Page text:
can tilt forward through its full range of movement without the thighs getting
in the way. At this stage the hamstrings actually relax and the full expression
of the a sana is achieved.
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OBSERVE
The student's feet are falling in
The student is allowing her legs to rotate
inwards because she is letting her tailbone lift
This will prevent correct lengthening
through the spine
UPAVISHTA KONASANA I Adjustments
PASSIVE ADJUSTMENT
Stand with your heels very close to the inside
thighs
Move your feet back to fix the thighs in a
more open position
The tailbone will now be prevented from lifting
Use both hands on the mid-back to push
down and forward from the grounded pelvis
PASSIVE ADJUSTMENT
Alternatively, use your hands to roll the
thighs back
Your knee can be carefully used to push
down and forward on the lower back
UPAVISHTA KONASANA
Foundation
legs are straight and kneecaps are pulled up
Kneecaps face directly up
Hands hold outside edges of the feet with the thumbs pressing
inside big toes
Back retains its natural curvature
Neck is relaxed
What to do
Lift and open the sternum
Move forward from the hips
lengthen the lower back
Move the ribcage to the floor
Pull up on kneecaps
Roll the thighs back
Curl the tailbone back and under
Move the shoulderblades towards the tailbone
Use the grip on the feet to pull and lengthen the torso forward
Gaze between the eyebrows
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P<!HR! S f R I ! ~ AlANA\ 111
BADDHA KONASANA
A
forward bend which stretches the adductors but does not involve the hamstrings.
To bring the knees to the floor in the upright position requires contraction of the
external rotators- the Piriformis and the Quadratus Femoris and relaxation of their
antagonists, the adductors. Some of the adductors have a very similar action to the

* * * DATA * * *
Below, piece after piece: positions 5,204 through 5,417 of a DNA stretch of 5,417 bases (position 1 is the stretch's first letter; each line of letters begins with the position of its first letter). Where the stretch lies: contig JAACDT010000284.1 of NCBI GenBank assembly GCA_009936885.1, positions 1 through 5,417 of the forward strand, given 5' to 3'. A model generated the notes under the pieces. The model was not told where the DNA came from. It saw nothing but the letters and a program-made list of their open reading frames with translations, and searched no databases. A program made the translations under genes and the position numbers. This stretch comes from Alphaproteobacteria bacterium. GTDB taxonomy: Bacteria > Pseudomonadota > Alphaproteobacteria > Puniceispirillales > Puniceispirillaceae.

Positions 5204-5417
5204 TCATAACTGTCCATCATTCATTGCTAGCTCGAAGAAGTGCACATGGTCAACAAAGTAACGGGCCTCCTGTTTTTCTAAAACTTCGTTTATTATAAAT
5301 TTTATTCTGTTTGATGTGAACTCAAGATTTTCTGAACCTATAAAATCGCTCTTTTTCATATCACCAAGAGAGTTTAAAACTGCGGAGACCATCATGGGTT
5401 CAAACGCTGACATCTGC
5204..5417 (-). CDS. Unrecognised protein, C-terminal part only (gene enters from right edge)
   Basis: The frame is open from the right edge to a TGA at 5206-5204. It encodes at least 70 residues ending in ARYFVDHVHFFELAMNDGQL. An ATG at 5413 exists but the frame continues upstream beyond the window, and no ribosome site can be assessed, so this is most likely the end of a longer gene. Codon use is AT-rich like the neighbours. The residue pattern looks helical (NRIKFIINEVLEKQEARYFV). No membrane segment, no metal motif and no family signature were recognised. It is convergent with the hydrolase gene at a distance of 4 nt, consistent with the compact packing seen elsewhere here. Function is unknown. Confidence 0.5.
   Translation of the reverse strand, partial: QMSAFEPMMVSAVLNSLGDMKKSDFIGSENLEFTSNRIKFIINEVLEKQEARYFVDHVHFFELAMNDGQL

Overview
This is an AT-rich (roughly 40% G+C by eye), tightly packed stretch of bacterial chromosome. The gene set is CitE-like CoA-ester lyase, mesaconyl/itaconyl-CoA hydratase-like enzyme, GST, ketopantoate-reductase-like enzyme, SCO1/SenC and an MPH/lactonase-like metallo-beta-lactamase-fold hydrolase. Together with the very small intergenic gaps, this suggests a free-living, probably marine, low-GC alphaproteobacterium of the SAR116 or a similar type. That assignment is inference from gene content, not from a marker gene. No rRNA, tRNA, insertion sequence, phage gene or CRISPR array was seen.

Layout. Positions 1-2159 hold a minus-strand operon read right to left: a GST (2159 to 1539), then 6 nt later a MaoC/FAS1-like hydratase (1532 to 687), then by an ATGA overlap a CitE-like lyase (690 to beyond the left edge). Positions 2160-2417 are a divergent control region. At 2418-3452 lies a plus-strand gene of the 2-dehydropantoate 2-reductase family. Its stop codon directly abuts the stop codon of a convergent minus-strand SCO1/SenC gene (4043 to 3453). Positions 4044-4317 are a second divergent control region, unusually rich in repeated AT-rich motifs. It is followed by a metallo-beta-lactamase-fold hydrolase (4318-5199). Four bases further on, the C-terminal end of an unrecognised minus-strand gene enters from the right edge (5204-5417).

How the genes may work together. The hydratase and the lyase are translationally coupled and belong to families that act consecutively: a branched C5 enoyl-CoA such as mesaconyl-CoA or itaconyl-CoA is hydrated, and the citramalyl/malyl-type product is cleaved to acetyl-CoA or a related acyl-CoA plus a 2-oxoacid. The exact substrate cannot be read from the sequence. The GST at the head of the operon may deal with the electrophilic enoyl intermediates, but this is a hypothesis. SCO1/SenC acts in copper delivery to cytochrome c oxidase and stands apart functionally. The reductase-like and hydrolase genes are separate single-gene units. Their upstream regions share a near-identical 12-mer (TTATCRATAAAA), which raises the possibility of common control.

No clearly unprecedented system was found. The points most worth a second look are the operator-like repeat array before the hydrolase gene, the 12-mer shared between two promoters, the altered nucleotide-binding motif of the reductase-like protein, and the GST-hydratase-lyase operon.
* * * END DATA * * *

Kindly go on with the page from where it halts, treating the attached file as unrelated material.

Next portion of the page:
hamstrings and can limit anterior tilting of the pelvis. This will show in the same way
as tight hamstrings in Paschimottanasana. The back will be rounded due to forcing
spinal flexion at the expense of hip flexion. Students showing a rounded back should
not be pushed deeper into the forward bend as this will place undue strain on the
lumbar region.
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OBSERVE
The student's knees are on the floor
showing good abductor flexibility
She can be helped to lift and lengthen out
of her pelvis and move closer to the floor
PASSIVE ADJUSTMENT
Hold the knees down gently using your legs
The left hand pushes down and forward
while the right hand pushes back and
down on the tailbone
BADDHA KONASANA I Adjustments
PASSIVE ADJUSTMENT
If the knees do not come easily to the
floor do not press on them
BADDHA KONASANA
108 P ~ I A R > SPI5 Asnn
Foundation
Soles of the feet together
Shoulders away from the ears
Neck Is relaxed
What to do
Bring the knees towards the floor
Lift and lengthen through the spine
Hold the tailbone back and down
Move the shoulders away from the ears
Press the feet together to activate the external rotators
Gaze to the nose
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I 0 6